He was born in Mobile, Alabama.
Aaron was a star outfielder with the Milwaukee and Atlanta Braves, a perennial All-Star, and the National League Most Valuable Player in 1957. In his career, he was selected to a record 24 All-Star Game appearances. He also won three Gold Glove Awards as an outfielder.
Aaron's first team was the semi-pro Birmingham Black Bears, but he was acquired in 1951 by the Negro American League[?] champion Indianapolis Clowns[?] after the Black Bears played an exhibition against the Clowns the previous year. The Clowns won the Negro League World Series in 1952 and Aaron's contract was acquired by the Braves, then still in Boston.
He played most of his prime in Milwaukee's County Stadium, which was a poor home-run park. When the team moved to Atlanta, Aaron's home run output increased (Atlanta's Fulton County Stadium -- notoriously friendly to hitters -- was nicknamed "The Launching Pad"). His hallmark was consistency: his best home run season was "only" 47 (in 1971), but he sustained high levels of production for over 20 years. This enabled him to approach the home run record in the early 1970s.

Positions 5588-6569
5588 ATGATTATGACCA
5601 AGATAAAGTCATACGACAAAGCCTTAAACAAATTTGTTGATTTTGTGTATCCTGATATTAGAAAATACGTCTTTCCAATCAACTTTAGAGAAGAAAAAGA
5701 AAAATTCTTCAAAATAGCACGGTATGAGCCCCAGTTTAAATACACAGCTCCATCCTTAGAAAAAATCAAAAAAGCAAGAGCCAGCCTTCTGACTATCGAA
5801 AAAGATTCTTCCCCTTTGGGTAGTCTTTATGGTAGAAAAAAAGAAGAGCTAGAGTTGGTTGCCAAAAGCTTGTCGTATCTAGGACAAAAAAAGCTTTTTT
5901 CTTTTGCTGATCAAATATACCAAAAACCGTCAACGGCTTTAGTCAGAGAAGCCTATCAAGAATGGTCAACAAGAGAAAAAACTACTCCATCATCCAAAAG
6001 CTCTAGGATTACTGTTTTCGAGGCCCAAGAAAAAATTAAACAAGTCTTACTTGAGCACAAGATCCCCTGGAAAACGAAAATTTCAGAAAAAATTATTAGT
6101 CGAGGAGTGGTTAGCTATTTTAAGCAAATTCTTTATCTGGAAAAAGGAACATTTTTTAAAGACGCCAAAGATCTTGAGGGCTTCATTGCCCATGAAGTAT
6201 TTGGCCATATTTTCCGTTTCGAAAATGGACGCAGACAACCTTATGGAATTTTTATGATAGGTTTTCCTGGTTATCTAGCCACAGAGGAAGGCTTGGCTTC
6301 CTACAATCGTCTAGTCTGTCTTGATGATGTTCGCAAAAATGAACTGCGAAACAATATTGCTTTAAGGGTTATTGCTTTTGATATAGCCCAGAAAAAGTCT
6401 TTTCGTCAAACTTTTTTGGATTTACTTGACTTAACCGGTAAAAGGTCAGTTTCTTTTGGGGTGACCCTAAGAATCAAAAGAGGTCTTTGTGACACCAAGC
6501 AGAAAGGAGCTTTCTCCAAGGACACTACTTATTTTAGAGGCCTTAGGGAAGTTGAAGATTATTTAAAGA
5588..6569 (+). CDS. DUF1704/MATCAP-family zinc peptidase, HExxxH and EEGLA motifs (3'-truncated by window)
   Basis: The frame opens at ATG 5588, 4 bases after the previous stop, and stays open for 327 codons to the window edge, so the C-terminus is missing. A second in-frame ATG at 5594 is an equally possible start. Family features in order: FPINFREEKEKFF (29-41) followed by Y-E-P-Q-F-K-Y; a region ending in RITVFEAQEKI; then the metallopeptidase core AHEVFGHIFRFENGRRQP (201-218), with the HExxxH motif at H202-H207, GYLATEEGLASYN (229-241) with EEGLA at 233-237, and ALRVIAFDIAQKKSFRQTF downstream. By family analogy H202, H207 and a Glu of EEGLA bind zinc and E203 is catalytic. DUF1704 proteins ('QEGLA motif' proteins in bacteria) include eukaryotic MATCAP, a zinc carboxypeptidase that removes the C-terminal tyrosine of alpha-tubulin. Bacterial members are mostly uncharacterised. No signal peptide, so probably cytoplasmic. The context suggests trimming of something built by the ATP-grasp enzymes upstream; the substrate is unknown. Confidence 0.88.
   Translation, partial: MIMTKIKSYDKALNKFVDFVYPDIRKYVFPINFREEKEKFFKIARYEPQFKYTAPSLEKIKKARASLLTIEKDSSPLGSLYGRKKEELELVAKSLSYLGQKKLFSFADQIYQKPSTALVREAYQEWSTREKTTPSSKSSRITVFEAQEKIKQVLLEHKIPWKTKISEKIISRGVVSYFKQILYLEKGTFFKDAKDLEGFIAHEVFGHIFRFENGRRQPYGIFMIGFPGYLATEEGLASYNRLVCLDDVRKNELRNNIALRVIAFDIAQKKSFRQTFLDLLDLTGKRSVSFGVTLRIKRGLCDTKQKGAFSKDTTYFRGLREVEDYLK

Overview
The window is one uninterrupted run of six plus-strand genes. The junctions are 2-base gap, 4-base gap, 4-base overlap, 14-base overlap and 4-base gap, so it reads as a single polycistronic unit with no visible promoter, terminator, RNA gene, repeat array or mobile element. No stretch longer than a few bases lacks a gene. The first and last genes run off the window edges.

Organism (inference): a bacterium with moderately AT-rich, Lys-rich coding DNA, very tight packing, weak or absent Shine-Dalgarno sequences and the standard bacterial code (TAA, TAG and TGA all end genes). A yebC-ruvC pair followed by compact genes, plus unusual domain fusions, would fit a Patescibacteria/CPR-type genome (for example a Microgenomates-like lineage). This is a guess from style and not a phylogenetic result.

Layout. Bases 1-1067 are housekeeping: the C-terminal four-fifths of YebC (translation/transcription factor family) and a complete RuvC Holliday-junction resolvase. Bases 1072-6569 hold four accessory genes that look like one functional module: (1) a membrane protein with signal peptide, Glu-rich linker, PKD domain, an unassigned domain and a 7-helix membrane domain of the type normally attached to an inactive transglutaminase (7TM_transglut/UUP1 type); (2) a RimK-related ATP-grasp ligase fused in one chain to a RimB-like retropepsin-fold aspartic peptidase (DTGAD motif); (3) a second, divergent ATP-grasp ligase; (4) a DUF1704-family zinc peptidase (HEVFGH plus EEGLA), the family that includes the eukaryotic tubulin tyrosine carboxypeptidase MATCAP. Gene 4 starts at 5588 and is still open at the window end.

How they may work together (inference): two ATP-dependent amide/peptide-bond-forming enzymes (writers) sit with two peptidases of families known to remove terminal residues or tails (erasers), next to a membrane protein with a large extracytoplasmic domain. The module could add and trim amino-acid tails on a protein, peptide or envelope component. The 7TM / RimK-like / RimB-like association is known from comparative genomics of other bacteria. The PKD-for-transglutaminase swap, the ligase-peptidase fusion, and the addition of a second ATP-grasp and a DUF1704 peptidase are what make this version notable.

As a 39-year-old, Aaron hit exactly 40 home runs in 1973, ending the season with a career mark of 713. Over the winter, Aaron endured death threats and a barrage of hate mail from people who did not want to see a black man break Ruth's home run record. However, when this harassment became widely known, the ball player enjoyed a massive flood of public support motivated at least partially to counter the bigotry. In the beginning 1974 season, Hank Aaron broke the record with a home run in Atlanta off Los Angeles pitcher Al Downing.
Although he is rightly proud of his record, Aaron has numerous other baseball records including Total Bases, a record he is particularly proud of because he feels it more accurately acknowledges his valuable contribution to his team.
Aaron now works as an executive with the Atlanta Braves organization.